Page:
Through photosynthesis, green plants use solar energy to turn atmospheric carbon dioxide into carbohydrates (sugars). Plants and animals use these carbohydrates (and other products derived from them) through a process called respiration, the reverse of photosynthesis. Respiration releases the energy contained in sugars for use in metabolism and changes carbohydrate “fuel” back into carbon dioxide, which is in turn released back to the atmosphere. The amount of carbon taken up by photosynthesis and released back to the atmosphere by respiration each year is about 1,000 times greater than the amount of carbon that moves through the geological cycle on an annual basis.
On land, the major exchange of carbon with the atmosphere results from photosynthesis and respiration. During daytime in the growing season, leaves absorb sunlight and take up carbon dioxide from the atmosphere. At the same time plants, animals, and soil microbes consume the carbon in organic matter and return carbon dioxide to the atmosphere. Photosynthesis stops at night when the sun cannot provide the driving energy for the reaction, though respiration continues. This kind of imbalance between these two processes is reflected in seasonal changes in the atmospheric CO2 concentrations. During winter in the northern hemisphere, photosynthesis ceases when many plants lose their leaves, but respiration continues. This condition leads to an increase in atmospheric CO2 concentrations during the northern hemisphere winter. With the onset of spring, however, photosynthesis resumes and atmospheric CO2 concentrations are reduced. This cycle is reflected in the monthly means (the light blue line) of atmospheric carbon dioxide concentrations shown in Figure 2.
Figure 2: The “Keeling curve,” a long-term record of atmospheric CO2 concentration measured at the Mauna Loa Observatory (Keeling et al.). Although the annual oscillations represent natural, seasonal variations, the long-term increase means that concentrations are higher than they have been in 400,000 years (see text and Figure 3). Graphic courtesy of NASA’s Earth Observatory.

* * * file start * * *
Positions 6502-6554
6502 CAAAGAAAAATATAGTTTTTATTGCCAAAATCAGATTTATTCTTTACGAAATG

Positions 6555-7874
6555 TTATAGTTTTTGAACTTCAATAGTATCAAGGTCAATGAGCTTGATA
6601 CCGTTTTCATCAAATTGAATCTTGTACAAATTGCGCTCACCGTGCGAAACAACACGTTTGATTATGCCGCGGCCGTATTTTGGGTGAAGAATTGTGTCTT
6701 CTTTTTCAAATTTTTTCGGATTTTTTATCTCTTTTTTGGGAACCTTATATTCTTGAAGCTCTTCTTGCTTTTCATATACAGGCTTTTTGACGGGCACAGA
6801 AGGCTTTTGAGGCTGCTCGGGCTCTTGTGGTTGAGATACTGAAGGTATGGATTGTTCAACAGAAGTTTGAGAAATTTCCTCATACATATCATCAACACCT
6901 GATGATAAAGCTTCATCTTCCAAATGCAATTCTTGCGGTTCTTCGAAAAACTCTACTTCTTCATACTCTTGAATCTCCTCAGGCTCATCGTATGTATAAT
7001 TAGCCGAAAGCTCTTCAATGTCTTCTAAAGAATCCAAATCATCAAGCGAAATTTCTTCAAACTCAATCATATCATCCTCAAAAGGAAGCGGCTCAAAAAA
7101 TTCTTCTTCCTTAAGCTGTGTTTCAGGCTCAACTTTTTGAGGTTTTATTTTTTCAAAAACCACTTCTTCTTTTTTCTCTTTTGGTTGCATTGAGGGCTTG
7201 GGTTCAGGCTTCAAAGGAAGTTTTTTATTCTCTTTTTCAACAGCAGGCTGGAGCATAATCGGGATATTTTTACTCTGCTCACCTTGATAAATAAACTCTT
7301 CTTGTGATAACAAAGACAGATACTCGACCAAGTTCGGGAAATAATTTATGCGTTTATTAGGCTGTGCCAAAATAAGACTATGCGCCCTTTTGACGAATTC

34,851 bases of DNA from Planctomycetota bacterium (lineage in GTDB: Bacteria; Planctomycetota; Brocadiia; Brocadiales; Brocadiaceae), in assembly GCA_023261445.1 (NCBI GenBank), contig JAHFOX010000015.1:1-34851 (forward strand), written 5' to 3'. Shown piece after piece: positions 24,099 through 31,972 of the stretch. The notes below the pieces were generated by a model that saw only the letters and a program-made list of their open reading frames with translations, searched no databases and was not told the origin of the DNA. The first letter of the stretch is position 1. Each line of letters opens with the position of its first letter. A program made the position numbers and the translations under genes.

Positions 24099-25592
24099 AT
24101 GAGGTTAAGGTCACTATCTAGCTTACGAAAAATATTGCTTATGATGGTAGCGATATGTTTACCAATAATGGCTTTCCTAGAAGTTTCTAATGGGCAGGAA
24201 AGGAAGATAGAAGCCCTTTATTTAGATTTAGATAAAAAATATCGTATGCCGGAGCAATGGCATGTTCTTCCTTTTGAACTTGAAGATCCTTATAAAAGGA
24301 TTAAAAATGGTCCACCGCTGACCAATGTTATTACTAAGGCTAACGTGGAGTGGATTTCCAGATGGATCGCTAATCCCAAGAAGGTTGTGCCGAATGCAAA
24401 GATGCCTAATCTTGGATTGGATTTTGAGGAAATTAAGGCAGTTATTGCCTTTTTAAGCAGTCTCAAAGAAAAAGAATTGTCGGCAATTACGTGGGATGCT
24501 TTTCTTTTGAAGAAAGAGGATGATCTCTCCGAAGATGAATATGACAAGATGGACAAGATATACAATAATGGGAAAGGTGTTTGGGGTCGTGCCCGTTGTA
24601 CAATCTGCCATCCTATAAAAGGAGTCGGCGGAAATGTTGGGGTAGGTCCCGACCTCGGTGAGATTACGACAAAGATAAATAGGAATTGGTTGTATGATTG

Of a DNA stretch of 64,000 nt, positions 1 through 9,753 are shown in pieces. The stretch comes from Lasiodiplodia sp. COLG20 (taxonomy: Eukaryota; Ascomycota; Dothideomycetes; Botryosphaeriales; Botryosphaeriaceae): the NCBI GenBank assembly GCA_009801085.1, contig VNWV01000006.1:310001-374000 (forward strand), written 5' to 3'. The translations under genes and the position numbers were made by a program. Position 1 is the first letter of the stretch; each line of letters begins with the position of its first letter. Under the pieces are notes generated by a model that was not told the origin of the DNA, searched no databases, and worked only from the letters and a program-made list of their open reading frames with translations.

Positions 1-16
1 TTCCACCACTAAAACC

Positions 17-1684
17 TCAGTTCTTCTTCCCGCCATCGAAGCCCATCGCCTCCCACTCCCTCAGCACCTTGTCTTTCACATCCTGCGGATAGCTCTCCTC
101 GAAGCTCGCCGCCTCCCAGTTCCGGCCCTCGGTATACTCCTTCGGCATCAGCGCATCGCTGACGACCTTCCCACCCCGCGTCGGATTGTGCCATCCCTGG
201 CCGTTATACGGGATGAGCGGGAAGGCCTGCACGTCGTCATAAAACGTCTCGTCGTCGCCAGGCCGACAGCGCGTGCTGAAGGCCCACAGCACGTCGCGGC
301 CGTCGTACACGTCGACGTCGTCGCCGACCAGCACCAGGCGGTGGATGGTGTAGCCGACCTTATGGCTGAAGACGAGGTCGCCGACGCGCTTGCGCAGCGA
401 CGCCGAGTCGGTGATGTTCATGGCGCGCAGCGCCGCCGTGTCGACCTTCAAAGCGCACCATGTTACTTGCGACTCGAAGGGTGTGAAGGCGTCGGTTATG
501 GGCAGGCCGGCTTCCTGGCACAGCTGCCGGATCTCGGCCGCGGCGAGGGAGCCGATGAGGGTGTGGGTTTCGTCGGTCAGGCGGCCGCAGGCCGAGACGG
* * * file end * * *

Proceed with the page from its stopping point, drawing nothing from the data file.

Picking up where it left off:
In the oceans, phytoplankton (microscopic marine plants that form the base of the marine food chain) use carbon to make shells of calcium carbonate (CaCO3 ). The shells settle to the bottom of the ocean when phytoplankton die and are buried in the sediments. The shells of phytoplankton and other creatures can become compressed over time as they are buried and are often eventually transformed into limestone. Additionally, under certain geological conditions, organic matter can be buried and over time form deposits of the carbon-containing fuels coal and oil. It is the non-calcium containing organic matter that is transformed into fossil fuel. Both limestone formation and fossil fuel formation are biologically controlled processes and represent long-term sinks for atmospheric CO2.
Recently, scientists have studied both short- and long-term measurements of atmospheric CO2 levels. Charles Keeling, an oceanographer at the Scripps Institute of Oceanography, is responsible for creating the longest continuous record of atmospheric CO2 concentrations, taken at the Mauna Loa observatory in Hawaii. His data (now widely known as the “Keeling curve,” shown in Figure 2) revealed that human activities are significantly altering the natural carbon cycle. Since the onset of the industrial revolution about 150 years ago, human activities such as the burning of fossil fuels and deforestation have accelerated, and both have contributed to a long-term rise in atmospheric CO2. Burning oil and coal releases carbon into the atmosphere far more rapidly than it is being removed, and this imbalance causes atmospheric carbon dioxide concentrations to increase. In addition, by clearing forests, we reduce the ability of photosynthesis to remove CO2 from the atmosphere, also resulting in a net increase. Because of these human activities, atmospheric carbon dioxide concentrations are higher today than they have been over the last half-million years or longer.